Oldest Bible Text since Dead Sea Scrolls Unveiled
JERUSALEM, Israel -- A 1,500-year-old fragment of a Torah scroll unearthed decades ago in the synagogue at Ein Gedi has at long last been deciphered, thanks to state-of-the-art digital imaging technology.
Researchers displayed the two-inch fragment, meticulously preserved since its discovery 45 years ago. At a press conference earlier this week, they revealed what they found written on the parchment: the first eight verses of the Book of Leviticus.
*Click play to watch CBN Mideast Correspondent Julie Stahl's updated report.
Dr. Sefi Porath discovered the scroll in the 1970s excavations at Ein Gedi, which she co-directed with the late Dr. Dan Barag. For Porath, "deciphering of the scroll, which was a puzzle for us for 45 years, is very exciting."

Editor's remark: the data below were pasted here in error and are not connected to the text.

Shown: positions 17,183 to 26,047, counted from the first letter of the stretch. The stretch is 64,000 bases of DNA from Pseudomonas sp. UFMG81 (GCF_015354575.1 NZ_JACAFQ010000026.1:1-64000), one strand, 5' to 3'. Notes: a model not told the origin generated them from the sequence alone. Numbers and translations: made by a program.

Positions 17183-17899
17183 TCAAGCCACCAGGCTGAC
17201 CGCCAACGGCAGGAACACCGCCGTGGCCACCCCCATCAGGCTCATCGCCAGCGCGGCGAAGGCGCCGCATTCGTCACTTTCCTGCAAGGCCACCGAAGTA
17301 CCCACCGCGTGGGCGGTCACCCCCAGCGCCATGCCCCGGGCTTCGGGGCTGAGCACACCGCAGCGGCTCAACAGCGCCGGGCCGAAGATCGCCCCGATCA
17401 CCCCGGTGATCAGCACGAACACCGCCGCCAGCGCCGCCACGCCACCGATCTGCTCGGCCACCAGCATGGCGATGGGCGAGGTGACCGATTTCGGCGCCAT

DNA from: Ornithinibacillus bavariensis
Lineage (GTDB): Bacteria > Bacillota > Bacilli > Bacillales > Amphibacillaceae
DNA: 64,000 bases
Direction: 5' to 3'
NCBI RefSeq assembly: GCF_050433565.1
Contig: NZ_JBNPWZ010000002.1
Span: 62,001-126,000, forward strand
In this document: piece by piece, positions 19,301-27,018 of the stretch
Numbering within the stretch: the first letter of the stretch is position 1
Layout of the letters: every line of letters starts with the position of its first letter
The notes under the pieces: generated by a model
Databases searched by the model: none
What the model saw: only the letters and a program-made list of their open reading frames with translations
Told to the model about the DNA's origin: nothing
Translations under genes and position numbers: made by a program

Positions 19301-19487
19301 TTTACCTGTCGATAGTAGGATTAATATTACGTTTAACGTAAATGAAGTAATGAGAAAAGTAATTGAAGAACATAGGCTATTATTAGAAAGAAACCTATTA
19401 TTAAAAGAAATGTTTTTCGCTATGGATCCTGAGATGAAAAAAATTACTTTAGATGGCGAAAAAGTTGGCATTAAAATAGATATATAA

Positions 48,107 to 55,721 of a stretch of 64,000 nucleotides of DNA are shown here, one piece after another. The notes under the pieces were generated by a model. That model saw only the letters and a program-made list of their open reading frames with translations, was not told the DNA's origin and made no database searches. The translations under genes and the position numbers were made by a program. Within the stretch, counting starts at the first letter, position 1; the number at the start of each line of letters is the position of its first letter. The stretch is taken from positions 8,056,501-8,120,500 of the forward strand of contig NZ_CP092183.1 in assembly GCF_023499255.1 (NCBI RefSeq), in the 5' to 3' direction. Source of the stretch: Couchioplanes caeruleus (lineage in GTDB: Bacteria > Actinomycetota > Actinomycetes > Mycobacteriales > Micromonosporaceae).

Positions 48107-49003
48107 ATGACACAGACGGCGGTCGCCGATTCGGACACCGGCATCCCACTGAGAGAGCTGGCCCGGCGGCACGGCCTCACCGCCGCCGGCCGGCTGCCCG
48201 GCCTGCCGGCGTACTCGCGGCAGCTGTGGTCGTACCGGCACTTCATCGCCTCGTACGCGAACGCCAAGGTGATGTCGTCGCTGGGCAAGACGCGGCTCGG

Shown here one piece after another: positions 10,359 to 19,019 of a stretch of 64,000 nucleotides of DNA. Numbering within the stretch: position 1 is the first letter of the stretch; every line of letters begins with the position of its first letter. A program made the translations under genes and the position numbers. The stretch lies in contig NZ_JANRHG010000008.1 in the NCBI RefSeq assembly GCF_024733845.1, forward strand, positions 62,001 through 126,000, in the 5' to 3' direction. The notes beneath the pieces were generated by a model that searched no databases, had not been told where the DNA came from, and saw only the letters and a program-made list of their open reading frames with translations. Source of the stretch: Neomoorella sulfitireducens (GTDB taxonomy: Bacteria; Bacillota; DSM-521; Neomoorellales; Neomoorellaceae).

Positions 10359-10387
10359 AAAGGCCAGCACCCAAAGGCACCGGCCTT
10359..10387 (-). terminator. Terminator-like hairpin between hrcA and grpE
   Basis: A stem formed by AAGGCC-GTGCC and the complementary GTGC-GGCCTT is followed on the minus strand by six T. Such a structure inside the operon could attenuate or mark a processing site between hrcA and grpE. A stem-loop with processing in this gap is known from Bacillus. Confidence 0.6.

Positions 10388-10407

Israel Antiquities Authority Curator Pnina Shor said it's "a privilege" to work with the ancient scrolls.
"Dealing with the Dead Sea Scrolls on a daily basis is really a privilege," she said, referring to the parchment scrolls discovered by a shepherd in a cave in Qumran in the late 1940s.
"The knowledge that we are preserving the most important find of the 20th century and one of the Western world's most important cultural treasures causes us to proceed with the utmost care and caution and use the most advanced technologies available today."
Several years ago, the IAA made the Dead Sea Scrolls available on line.